For years and years I was adamantly non-fiction. My mom, as avid a reader as myself, is all about non-fiction, while I've always been the princess of faraway lands and stirring flights of fancy. Fiction was my game until a curious thing happened.
A few years ago I encounted a massive reading slump. I was starting graduate school, I was steeped in fiction for study, and I found myself utterly unable to read anything I wanted to read for pleasure. I would pick up a book, read a few sentences...maybe a paragraph if I was lucky. Nothing seemed to stick. I turned to computer games, TV, exercise...anything to take my mind off of my nonexistant reading. Lingering in the background, though, was always the insistent urge to dive into a book.
Finally I did something unheard of. I picked up a non-fiction book. Certainly I'd gone through some non-fiction phases. Like most recently-out-of-college girls I read my share of women's studies. Manifestas on femininity and women's history. Somehow after that phase passed I neglected the wonderful world of non-fiction almost entirely until a short stint with forensic books...Stiff (Mary Roach) and Death's Acre (Dr. Bill Bass) to name a few.
It was Barack Obama's book, The Audacity of Hope that truly showed me what a lifesaver non-fiction can be. In fact, right after I finished Audacity, I immediately picked up another non-fiction book--Patrimony by Philip Roth. It seems I discovered non-fiction all over again. I read memoirs, travel writing, books about food, and I even revisited that old love...women's studies!
To this day I find the surest way to bust a slump is to dive into the world of the real. A short vacation from the unreal is just what the doctor ordered.
With this ephiphany in mind, I give you the Non-Fiction Meme! Thanks to Bookfool and Iliana for tagging me!
Thanks to Gautami for creating this one.
a). What issues/topic interests you most--non-fiction, i.e, cooking, knitting, stitching, there are infinite topics that has nothing to do with novels?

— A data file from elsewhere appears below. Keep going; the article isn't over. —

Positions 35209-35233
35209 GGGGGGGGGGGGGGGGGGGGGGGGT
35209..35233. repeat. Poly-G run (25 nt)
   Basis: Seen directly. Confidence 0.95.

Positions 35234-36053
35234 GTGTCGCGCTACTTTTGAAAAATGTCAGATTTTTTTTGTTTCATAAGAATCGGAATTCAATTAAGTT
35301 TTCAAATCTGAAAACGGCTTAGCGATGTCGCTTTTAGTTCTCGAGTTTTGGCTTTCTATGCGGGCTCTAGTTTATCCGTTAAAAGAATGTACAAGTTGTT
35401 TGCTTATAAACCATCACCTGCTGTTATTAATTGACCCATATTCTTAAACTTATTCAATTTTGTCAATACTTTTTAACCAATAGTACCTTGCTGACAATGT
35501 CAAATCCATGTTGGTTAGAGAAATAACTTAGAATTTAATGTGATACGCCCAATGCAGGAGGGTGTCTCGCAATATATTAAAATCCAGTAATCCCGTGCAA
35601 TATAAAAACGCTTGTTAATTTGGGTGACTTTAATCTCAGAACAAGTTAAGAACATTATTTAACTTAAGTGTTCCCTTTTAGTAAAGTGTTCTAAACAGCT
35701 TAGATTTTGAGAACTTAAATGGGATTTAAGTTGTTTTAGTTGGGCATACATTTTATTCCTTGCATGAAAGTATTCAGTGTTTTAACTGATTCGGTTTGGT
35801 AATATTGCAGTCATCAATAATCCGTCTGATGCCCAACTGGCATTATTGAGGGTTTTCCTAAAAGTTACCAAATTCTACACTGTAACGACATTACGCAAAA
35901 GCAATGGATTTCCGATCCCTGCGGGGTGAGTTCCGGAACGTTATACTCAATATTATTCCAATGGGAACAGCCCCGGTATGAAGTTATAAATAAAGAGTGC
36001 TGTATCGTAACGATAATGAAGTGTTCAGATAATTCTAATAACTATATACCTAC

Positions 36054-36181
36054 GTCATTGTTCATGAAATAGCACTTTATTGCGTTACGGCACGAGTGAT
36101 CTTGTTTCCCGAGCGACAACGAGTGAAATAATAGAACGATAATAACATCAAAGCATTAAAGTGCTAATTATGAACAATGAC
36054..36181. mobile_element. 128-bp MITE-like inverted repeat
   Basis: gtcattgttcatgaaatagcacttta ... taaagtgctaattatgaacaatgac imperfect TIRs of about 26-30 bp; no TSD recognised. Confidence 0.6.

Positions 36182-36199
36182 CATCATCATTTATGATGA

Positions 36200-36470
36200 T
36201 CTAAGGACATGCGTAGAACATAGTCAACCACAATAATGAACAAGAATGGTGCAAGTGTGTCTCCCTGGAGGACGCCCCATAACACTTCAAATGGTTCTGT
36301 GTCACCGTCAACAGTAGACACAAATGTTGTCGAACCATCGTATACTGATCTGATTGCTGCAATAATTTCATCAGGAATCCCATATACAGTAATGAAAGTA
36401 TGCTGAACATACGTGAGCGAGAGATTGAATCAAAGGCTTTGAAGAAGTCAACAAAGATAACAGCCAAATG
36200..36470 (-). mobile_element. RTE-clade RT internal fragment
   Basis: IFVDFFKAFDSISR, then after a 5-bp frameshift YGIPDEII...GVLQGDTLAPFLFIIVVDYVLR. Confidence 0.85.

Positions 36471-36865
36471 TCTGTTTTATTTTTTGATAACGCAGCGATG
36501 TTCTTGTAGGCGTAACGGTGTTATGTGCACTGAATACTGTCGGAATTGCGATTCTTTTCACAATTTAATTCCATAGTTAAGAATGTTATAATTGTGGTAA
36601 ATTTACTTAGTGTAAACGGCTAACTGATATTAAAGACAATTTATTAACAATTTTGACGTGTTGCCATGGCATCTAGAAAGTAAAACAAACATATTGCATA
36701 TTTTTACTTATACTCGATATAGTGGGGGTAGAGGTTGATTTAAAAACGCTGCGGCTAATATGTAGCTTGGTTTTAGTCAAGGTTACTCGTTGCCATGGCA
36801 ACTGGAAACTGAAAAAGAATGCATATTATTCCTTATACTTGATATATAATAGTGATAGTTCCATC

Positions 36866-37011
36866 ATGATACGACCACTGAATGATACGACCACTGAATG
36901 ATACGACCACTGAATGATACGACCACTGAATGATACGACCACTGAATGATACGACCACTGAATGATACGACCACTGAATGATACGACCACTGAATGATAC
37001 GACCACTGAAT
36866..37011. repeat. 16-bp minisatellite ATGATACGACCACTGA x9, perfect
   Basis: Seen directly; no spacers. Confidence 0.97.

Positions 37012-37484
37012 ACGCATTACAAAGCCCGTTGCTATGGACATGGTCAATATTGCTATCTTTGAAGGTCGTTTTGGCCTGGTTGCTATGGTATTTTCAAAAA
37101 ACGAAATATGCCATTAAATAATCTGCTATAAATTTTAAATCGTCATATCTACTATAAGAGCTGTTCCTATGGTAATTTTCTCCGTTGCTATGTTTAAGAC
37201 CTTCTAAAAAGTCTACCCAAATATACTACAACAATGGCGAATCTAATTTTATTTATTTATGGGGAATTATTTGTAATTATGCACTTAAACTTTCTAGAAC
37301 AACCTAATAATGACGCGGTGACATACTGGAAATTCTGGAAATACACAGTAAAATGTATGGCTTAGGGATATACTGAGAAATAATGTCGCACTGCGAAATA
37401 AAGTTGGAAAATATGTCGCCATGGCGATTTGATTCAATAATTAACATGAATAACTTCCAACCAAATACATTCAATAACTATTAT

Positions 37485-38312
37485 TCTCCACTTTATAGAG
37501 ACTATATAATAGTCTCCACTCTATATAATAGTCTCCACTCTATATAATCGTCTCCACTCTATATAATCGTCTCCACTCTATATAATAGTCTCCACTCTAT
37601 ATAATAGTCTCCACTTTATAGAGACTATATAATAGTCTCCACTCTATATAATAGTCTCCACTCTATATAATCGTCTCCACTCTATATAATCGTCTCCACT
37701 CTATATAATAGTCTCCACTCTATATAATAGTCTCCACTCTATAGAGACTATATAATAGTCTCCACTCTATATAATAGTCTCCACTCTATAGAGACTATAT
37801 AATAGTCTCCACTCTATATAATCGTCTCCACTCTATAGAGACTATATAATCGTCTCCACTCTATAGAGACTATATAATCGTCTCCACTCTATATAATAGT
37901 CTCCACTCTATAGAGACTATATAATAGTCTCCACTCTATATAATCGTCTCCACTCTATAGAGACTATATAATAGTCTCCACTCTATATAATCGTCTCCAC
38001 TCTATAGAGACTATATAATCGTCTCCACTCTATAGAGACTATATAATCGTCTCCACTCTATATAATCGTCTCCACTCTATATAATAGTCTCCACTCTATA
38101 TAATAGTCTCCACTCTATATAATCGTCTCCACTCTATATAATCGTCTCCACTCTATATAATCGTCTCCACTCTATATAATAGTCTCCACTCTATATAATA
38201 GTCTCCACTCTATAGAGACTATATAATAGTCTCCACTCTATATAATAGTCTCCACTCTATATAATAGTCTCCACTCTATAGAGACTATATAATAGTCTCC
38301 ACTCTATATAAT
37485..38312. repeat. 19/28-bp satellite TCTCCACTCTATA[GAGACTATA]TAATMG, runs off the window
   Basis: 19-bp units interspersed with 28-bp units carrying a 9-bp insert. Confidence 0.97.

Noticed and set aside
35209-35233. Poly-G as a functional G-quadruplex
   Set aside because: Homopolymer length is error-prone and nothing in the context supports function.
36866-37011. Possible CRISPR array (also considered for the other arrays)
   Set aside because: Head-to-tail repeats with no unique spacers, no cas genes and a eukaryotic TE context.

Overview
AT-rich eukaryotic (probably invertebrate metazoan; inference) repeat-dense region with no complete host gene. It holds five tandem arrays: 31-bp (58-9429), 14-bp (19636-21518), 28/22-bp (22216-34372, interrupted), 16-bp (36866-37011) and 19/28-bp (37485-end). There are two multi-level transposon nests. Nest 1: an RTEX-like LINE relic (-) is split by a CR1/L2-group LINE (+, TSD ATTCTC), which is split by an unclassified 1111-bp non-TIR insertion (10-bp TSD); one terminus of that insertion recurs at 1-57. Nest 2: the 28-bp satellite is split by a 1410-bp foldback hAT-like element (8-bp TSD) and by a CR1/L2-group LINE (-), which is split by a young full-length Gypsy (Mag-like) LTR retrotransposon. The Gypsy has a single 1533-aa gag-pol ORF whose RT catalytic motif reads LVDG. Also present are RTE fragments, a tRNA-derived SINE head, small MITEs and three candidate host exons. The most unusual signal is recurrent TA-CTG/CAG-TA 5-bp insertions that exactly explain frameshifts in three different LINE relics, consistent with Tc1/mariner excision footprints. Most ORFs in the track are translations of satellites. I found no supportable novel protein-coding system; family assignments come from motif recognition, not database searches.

Politics, memoir, literary theory/scholarly writing (primarily Children's literature and graphic narrative-related), foodie books like Kitchen Confidential and A Cook's Tour. I also love travel writing since I first read J. Maarten Troost's The Sex Lives of Cannibals and Getting Stoned with Savages.
b). Would you like to review books concerning those?
Oh yes, and I have. The best non-fiction books I've reviewed are Louis Theroux's The Call of the Weird: Travels in American Subcultures and Poe Ballantine's personal essays, 501 Minutes to Christ.
c). Would you like to be paid or do it as interest or hobby? Tell reasons for what ever you choose.
It would be great! And finally it comes true. My first paying non-fiction review will come up at BiblioBuffet in a couple of weeks. It's a review of The End of America, by Naomi Wolf.
d). Would you recommend those to your friends and how?
I recommend non-fiction to friends whose interests I know. Heather F. and I probably talk about non-fiction the most since we both love foodie books. I also watch Bookfool's blog for great non-fiction recs and recommend what I can because she reads an incredible array of non-fic.